The Rich Are About To Get Very, Very Rich: Study Finds Global Millionaire Wealth Set To More Than Double By 2020

Tyler Durden's picture

A new study by Deloitte confirms everyone's worst fear (and every millionaire's wettest dream): the wealth amassed by millionaire households is set to increase by more than 100% over the next 9 years. From a total of $92 trillion held by the world's richest in 2011, by 2020 the world's millionaire households will possess $202 trillion, or roughly 4 times current global GDP. Even though much of move up is attributed to the wealth surge in the developing world, the biggest beneficiary is, you guessed it, the United States where the millionaires (those with net wealth of at least $1 million), who currently account for $38.6 trillion of total wealth, will see their assets increased by 225% to $87.1 trillion! And while a comparable study of how much wealth the lower and middle classes are set to lose over the next decade, we are confident that it will be roughly comparable...inversely. So if anyone harbored any illusions that the current status quo was about anything but the rich getting richer, all those can be promptly swiped aside.

The key findings of the Deliotte anti-Robin Hood study:

  • According to our analysis, the total wealth of millionaire households in the 25 economies included in this study is forecast to grow from $92 trillion in 2011 to $202 trillion in 2020.
  • Our study suggests that the rebalancing of global wealth is expected to accelerate over the next decade. Emerging market (EM) economies are likely to prove to be more dynamic in terms of growth rates, creating significant opportunities for wealth managers seeking to gain a share of these potentially lucrative markets. Among emerging markets, China may continue to be the driving force in the growth of millionaire wealth, followed by Brazil and Russia. Of the 25 economies examined in this study, China and South Korea are likely to join the top10 in terms of the total number of millionaires by 2020.
  • However, there is a paradox at the heart of this story. According to our study, in spite of the rapid growth of wealth in the EM economies, U.S. and Europe will remain the global centers of wealth over the next decade, in terms of both the amount of wealth held and the number of millionaire households. Our analysis indicates that aggregate wealth of millionaire households in the U.S. in 2020 will likely reach $87 trillion, from $39 trillion in 2011.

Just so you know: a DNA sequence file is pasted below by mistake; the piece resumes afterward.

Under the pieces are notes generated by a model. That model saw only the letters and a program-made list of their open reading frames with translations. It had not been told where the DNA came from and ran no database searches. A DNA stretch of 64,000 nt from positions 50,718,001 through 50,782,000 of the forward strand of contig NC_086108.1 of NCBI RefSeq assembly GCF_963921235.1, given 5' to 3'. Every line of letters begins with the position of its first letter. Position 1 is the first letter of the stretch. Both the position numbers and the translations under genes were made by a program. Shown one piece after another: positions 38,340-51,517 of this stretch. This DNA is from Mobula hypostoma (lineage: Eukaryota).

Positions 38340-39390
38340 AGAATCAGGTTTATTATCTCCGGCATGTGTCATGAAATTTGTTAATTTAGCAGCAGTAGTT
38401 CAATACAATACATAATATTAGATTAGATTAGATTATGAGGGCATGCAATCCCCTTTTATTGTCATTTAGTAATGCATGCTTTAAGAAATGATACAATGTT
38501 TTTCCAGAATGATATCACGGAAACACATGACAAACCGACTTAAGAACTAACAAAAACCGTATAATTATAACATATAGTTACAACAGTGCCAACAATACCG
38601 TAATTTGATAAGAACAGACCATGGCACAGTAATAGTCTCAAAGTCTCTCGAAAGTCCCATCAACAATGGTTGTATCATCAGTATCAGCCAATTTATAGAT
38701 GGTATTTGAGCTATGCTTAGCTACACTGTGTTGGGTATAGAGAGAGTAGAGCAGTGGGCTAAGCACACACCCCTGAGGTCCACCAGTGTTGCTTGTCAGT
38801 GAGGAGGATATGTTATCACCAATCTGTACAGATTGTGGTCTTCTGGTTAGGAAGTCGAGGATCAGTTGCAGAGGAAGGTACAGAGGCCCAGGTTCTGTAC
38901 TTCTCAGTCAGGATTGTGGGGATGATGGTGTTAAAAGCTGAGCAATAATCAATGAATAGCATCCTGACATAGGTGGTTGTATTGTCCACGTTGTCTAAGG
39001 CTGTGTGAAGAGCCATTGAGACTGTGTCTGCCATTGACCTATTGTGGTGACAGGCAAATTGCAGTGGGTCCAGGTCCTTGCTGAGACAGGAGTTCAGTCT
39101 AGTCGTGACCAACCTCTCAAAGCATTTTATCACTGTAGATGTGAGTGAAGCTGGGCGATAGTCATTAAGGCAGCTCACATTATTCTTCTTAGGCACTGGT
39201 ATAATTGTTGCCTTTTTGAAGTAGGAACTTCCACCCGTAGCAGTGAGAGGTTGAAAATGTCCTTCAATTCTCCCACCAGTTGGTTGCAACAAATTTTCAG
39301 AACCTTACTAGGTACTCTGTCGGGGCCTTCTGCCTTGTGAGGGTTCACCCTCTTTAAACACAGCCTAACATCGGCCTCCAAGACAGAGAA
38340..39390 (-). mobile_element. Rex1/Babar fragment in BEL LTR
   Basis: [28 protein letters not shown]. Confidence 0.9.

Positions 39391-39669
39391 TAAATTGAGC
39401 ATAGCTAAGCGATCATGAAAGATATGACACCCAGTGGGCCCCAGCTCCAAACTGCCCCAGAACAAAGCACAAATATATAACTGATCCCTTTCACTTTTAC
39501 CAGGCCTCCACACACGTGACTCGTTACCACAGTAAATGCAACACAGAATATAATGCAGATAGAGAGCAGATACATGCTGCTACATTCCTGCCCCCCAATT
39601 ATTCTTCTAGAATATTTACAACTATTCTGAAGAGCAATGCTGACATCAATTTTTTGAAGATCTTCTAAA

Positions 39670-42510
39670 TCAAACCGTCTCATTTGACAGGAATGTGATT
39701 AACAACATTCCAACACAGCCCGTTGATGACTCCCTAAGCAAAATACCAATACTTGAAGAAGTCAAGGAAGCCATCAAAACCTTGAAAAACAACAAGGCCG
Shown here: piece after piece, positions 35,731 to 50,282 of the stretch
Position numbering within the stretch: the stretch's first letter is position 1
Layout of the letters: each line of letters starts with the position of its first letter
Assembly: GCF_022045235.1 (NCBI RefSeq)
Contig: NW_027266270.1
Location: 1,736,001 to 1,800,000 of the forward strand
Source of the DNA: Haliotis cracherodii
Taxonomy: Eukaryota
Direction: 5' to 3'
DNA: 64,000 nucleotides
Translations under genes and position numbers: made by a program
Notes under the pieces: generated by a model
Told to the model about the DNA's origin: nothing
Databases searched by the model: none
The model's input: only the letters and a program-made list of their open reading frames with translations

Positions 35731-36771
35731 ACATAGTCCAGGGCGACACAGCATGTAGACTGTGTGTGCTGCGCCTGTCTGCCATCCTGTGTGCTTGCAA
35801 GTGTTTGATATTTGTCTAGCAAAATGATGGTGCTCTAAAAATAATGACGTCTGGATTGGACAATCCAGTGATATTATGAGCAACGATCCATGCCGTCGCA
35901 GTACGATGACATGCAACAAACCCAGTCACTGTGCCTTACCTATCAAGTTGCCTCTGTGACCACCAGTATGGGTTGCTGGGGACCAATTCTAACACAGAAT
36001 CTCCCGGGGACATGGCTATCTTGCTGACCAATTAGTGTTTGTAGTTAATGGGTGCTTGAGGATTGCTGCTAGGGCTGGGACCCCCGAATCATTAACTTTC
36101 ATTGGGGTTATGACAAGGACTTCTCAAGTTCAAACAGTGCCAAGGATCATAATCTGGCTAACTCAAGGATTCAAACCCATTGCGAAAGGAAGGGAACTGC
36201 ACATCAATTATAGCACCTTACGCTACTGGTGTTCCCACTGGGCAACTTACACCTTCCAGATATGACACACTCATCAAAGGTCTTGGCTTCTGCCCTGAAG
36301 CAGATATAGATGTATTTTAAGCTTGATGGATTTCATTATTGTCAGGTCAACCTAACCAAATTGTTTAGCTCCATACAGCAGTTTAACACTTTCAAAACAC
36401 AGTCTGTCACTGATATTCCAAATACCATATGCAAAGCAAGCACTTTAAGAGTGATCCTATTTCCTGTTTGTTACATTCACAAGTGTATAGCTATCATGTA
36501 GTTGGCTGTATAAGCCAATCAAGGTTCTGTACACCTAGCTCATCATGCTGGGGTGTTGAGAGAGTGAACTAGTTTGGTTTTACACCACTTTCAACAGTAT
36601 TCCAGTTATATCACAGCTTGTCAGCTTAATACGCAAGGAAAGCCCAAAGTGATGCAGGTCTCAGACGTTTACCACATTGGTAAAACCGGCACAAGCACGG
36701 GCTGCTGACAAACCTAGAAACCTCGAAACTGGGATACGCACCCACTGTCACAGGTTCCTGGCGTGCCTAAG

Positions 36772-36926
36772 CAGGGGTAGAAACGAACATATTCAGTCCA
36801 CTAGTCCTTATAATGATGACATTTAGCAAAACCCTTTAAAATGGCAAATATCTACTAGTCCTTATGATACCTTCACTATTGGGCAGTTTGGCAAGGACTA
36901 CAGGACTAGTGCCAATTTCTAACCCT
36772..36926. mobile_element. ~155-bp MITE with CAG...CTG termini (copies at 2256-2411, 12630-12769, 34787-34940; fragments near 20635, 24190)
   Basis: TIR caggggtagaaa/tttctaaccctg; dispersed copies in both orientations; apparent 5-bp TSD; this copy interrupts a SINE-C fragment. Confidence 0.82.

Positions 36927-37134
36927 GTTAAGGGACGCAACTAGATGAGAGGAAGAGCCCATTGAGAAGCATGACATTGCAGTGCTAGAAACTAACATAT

• Our forecasts suggest that, in 2020, 43% of the world’s wealth among millionaire households will be in the U.S. Opportunities for growth potentially exist via greater U.S. state penetration. In the U.S., California will likely have the most number of wealthy households, while New Jersey may continue to have the greatest density. The East Coast is likely to see the highest growth rates —New York and Florida together may add 1.5 million new millionaire households by 2020.
  • Our forecasts suggest that total wealth among millionaire households will increase from $92 trillion in 2011 to $202 trillion by 2020, a growth of 119%. In emerging markets, the growth over the next decade is potentially quite impressive (260%), significantly outpacing the growth (107%) in developed markets.

The breakdown by country. Note that millionaire assets are poised to increase by well over 100%...

According to our study, the total wealth among millionaire households of the 25 economies in this study generally exhibit little change in their ranking over the next decade. Emerging market economies will likely see some upward movement in rank (e.g., China).

...Even as the total number of millionaire households is expected to grow by well under 100%.

In terms of the total number of millionaire households, emerging markets are likely to see an upward movement in rank, with some economies rising meaningfully (South Korea, Mexico) and others dropping slightly (Taiwan, Turkey).

And then a quick look at the creme of the crop: the households who likely account for well over half of the total trillions in assets held, those who have over $30 million (remember the Talebian scale issue here), are only 871 currently, of which well over half, or 496 reside in the US. The global number of uberwealthy households is expected to rise from 871 to 1,719 in 2020, with the US once again accounting for the majtority, even as China rises by the most: from 46 to 327.

Lastly, here is what percentage of total households the uber wealthy ($30MM+) represent:

The proportion of the ultra-wealthy in relation to total households in 2020 is likely to be the highest in Singapore.

Full report, which we are confident will set off an avalanche of protests against wealth aggregation among the general media (link)